I marked the cowl and made cutouts for the engine's head, muffler, and glow plug access using the provided clear plastic template method that was explained in the manual. I taped the plastic to the fuse, used a sharpie to mark clearance openings on the plastic as if I was drawing on a transparent cowl, and also marked the exact location of the plastic where it was taped to the fuse. The openings were then cut in the clear material. Next the engine was removed, the cowl installed, plastic taped back in its original place and it became a simple matter to transfer the exact locations of the openings to the cowling. This worked beautifully, and was easier to do than explain. I did add a Dubro remote fuel button on the third line going into the tank, to ease the job of filling and emptying the tank after a days flying.
I was done so fast I had to look over everything several times to make sure I hadn't forgotten anything. I sat down and setup the low rates on my transmitter to just a bit more than the instructions suggested, and set the high rate well above that, with plenty of expo on both to smooth things out. I checked the CG and found I could hit the recommended 5" from the LE with the battery beside the tank, so I was very happy with the choice of rudder servo location. I then took the Sukhoi apart, loaded it up and made sure the batteries were on charge and ready for the upcoming flying day. My co-pilot wanted to take it up right then, but I told her she wasn't ready for this kind of flying yet.
This is a well designed and sweet flying airplane. Honest flying aircraft have few bad habits, very little control coupling, and are generally very easy to fly because they don't do anything the pilot doesn't tell them to. I found the Sukhoi to be a very honest aircraft. It flies fantastic, and I cannot wait to get more air time on it. The new OS 1.20 started on the first application of the starter, and has run perfectly so far.
The Sukhoi tracks perfectly straight on take-off without any conscious rudder input, and I found it just as easy to land. Even balanced at 6" back from the LE (again, the manual recommends starting at 5"), I found no tendency to drop a wing at comfortable landing speeds. I simply set up a descent, controlled the sink with power, and she came down on the mains or all three every time.
The Surpass is brand new, and still breaking in, and I have not spent that much time in the air as of yet, but so far I can find nothing this combination will not do. Balanced at the suggested CG, the Sukhoi requires just a little down pressure to maintain inverted flight, and it will fly inverted hands off with the balance a little further back. Rolls are very axial and fast -- blistering fast on high rates; loops can be flown nice and round, huge or small. Snaps are crisp and easy to stop at just the right time, although my feeble piloting skills need more practice to get them right.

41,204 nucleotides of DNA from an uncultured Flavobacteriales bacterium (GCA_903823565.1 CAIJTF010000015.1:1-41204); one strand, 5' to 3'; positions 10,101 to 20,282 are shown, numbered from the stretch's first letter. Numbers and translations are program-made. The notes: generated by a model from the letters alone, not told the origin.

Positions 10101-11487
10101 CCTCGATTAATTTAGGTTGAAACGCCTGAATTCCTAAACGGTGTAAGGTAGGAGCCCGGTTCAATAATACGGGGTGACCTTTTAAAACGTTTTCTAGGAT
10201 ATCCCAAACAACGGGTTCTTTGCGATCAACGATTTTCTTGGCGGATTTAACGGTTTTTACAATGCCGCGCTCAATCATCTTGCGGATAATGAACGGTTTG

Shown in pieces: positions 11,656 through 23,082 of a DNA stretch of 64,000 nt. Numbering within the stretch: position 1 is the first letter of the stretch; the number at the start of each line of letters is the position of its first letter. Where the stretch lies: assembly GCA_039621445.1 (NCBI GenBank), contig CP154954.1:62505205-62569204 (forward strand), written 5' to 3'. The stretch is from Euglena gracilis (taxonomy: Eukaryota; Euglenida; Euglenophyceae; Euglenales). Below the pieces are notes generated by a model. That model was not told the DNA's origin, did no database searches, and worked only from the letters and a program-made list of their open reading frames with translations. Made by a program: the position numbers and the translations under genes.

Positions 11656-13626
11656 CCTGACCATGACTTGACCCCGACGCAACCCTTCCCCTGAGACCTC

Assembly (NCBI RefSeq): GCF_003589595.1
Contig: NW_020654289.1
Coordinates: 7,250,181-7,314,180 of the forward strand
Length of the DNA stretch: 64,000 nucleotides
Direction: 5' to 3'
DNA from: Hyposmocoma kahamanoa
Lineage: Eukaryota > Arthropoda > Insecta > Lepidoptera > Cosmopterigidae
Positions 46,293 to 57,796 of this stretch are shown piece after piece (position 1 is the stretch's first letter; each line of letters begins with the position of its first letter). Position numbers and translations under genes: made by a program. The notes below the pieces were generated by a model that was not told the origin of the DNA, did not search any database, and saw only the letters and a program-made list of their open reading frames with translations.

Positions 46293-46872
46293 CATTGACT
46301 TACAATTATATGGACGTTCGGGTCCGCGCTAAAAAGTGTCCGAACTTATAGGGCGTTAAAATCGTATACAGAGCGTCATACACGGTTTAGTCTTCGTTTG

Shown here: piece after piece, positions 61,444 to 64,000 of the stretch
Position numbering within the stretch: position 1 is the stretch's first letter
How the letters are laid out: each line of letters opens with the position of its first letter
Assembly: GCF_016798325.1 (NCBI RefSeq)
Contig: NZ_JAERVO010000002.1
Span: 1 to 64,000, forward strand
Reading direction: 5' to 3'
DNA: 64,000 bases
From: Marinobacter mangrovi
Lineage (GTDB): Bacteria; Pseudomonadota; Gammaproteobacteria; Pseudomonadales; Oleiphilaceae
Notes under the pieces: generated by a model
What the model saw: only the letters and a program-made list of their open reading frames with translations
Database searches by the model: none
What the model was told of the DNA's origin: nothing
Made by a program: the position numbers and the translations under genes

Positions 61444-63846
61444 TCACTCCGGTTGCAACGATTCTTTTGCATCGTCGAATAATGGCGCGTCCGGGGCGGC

I haven't explored the SU26's 3D capabilities as of yet, because the OS is still new and needs a few more tanks through it before I will be able to lean the carb and extract the engine's full potential. I do know that at present, and running very rich, the plane will hang on the prop, and that is with a Top Flite 15x8, obviously not the optimum prop for 3d flying. I will experiment with props and get some video with more aerobatics and some 3d flying at a later date. More to come on that!
Absolutely not!!! While very easy for the experienced pilot, this plane is not the place to start flying. I would venture that anyone with low wing sport plane experience would find the Sukhoi very easy to fly, as it is lightly loaded and has no vices. I would recommend a less experienced aerobatic pilot begin at the manufacturer's recommended CG and throws, then experiment from there to suit his own needs and style.
I was extremely pleased with both the looks and the fit and finish of the Carl Goldberg Sukhoi SU26MX, and the flight performance has certainly lived up to the full size aircraft's sparkling record. If you have been looking at the big IMAC types but don't have the room or pocketbook for one, take a look at this kit, I don't think you will be disappointed!
Complete, over 90% built and beautiful covering and paint work. If I pushed myself, I could have had it ready overnight, I am sure. Flight performance is outstanding, and I really like the "neat factor" of the plug in wings and stab.
The cowl was a bit out of shape, and the vertical stab base needed trimming to fit correctly. One elevator and the rudder had slight warps, which were removed with a heat gun. These were very minor points, and hardly worth mentioning.
|Jan 09, 2005, 01:12 PM|
burr ridge illinois
Joined Oct 2003
Nice review overall, but one criticism:
I had one of the original kits for years and loved it. It was capable of mild 3D with a YS120 at 9.5 lbs, and I've thought about replacing it with the ARF.
The ARF includes mods which make the plane more sophisticated but also probably heavier. The first thing I looked for in the article was the 3D flight assessment.
Instead I found the now ubiquitous "I didn't do it" paragraph, which in this case sounded a little like "it hangs on the prop, but barely".
If the 15x8 is not the right prop, get the right prop. If the motor isn't broken in, break it in. We want to know what this baby is capable of!
I would love to see an update to the review soon: Vertical punchout form a hover, torque rolls, waterfalls, harriers, rolling harriers, knife edge loop, etc...
|Jan 09, 2005, 09:52 PM|
I appologize for the lack of 3D flight exploration in the article and video. The article was published as you see it to have it online for Christmas shoppers, with intentions of adding more video once I get the engine fully broke in, experiment with props, throws, etc. Stay tuned for more video, and in the meantime, I can tell you for sure, Goldberg makes some very nice ARFS. I just got a used Decathlon, and its every bit as nice as the Sukhoi. They both fly very, very well. Your YS should be more powerful than my OS, I plan to try a 16x6APC on mine the next time out. I would have flown it today, but I spent too much time on the Decathlon getting the engine running right, and flying and shooting some video for another review. It will be up as soon as I can get it done, I promise you that
|Jul 01, 2005, 12:09 PM|
Sorry, should have added an additional video or at least comments by now. I have been flying the Sukhoi on a 16x6 apc and 15% 4s fuel. I think I could go to a 17x6 and get a little more grunt out of it, but it really could use a bigger engine for all out 3D performance. It's definitely not underpowered, but dont expect it to pull verticaly out of a hover with the 1.20. Takes between 3/4 and just short of WOT to hover on my tx, but it will hold it. Snaps, knife edge, walls, harrier, and elevators are all taken in stride...the plane has no problem with any of that, and is still a joy to fly every time I get it out of the trailer. I just looked, and the other video I have shot isnt very good.. I will try and get some more done
|Jul 03, 2005, 09:12 PM|
burr ridge illinois
Joined Oct 2003
Yeah, I suspected it wouldn't pull away from a hover. For me that's the kiss of death for a plane advertized as 3D.
Breaking in and tweaking props can only do so much.
Thanks for the update,